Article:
Good Feet vs Bad Feet

by: Kelly Baggett

Is plantar flexion strengthened sufficiently through plyometrics and playing the game (basketball) or do I need to do more specific things?

A: Well in my opinion the importance of the plantar flexors (calves) is not so much a matter of "strength" as it is having "good feet" or "bad feet". You hear this a lot amongst football scouts - So and so has "good feet" and so and so has "bad feet". What's meant by good feet and bad feet? It's really nothing more complicated then having good footwork and being light on the feet vs having bad footwork and being heavy on the feet. It's the ability to quickly and efficiently control the body while transferring forces from the hips through the feet and down into the ground. If you have bad feet it's like having flat tires on a car - You can generate as much force from the hips and thighs as you want but you ain't going anywhere in a hurry because what transfers those forces to the ground (the feet) aren't working right! In much the same way, many athletes have "broken feet" even though their feet ain't broken!

Strength "can" be a limiting factor for beginners but is not often the case for others. Everybody oughta be able to knock out a set of 15-20 single legged calf raises at a slow and controlled tempo, (or 30-50 at a faster tempo). Regardless of how strong you get though your ankles/calves/plantar flexors don't really drive your movements. What they are important for is absorbing forces allowing your quads and hips to drive your movements.

One thing you can do to prove this to yourself is try and jump from a standstill with completely straight legs. Regardless of how strong your calves are or how strong they get, you aren't gonna go very high! Along that same line, it's easy enough to pull up all kinds of studies that demonstrate the forces generated by the plantar flexors pale in comparison to those generated by the hips and thighs in sporting movements, but a couple of real life examples will probably work better, so here goes: If you watch little kids run around on the playground many move better on there feet then a lot of high school athletes despite being relatively much weaker.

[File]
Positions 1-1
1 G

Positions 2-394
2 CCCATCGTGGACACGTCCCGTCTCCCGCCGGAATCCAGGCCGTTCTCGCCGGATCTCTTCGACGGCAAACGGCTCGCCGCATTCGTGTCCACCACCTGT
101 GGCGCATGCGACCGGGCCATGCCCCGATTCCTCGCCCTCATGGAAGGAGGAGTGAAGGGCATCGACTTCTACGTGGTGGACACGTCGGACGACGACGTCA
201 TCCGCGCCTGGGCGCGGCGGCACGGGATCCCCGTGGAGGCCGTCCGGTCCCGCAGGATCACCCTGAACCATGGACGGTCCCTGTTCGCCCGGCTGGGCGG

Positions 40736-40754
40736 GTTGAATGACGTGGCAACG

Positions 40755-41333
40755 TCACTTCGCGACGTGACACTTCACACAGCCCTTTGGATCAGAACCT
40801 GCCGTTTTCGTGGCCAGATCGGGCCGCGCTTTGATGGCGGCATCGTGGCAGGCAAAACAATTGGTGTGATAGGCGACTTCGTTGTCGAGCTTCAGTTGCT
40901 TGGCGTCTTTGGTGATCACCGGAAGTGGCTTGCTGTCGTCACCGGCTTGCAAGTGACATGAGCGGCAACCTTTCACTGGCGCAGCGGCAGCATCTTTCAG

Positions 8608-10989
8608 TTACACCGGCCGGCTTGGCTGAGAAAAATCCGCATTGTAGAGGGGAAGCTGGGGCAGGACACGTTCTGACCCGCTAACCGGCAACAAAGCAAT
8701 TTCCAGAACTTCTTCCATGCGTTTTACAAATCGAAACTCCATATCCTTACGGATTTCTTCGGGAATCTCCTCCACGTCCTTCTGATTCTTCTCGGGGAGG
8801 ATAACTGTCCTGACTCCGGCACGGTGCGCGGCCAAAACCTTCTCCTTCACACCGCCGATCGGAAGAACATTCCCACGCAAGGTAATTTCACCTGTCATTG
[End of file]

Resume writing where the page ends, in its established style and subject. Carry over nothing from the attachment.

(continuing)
It's mostly a matter of movement proficiency. Obviously, before you can increase the amplitude of force that you generate behind a movement pattern, you have to be able to perform the movement pattern effectively and proficiently to begin with. Having good feet is key to that. The more efficiently you move, the less effort you move with, and the more things you can do on your feet, the better off you are. For that reason I like to incorporate an assortment of various footwork drills for athletes. This can involve ladder drills, linear, lateral, and backwards agility drills, multidirectional drills, and an assortment of basic and advanced plyometric drills emphasizing proper position up on the balls of the feet with quick and efficient change of direction etc.

Here's an example of a very basic "dot" drill used for this purpose.

Dot Drill

Developing "good feet" should be the very first step on the path towards athletic prowess. It's one that can be developed even in very young athletes. Some people do have advantages in this department and those advantages are often apparent from a very early age, but any healthy athlete can immensely improve this ability. Now, the problem is, many athletes of today have been deconditioned to the point where many, if not most, are way behind where they could or should be as far as simple movement efficiency. Not only do they have inferior movement mechanics and "heavy feet" to begin with, but instead of improving that capacity, they spend the majority of their time improving their ability to put out force (weight training and advanced plyometrics). Those methods surely work to improve their ability to develop force but since their movement efficiency is faulty, they aren't able to utilize the improvements they make in those areas. Thus, sometimes it's necessary to step back and really emphasize "good feet" even with mature athletes.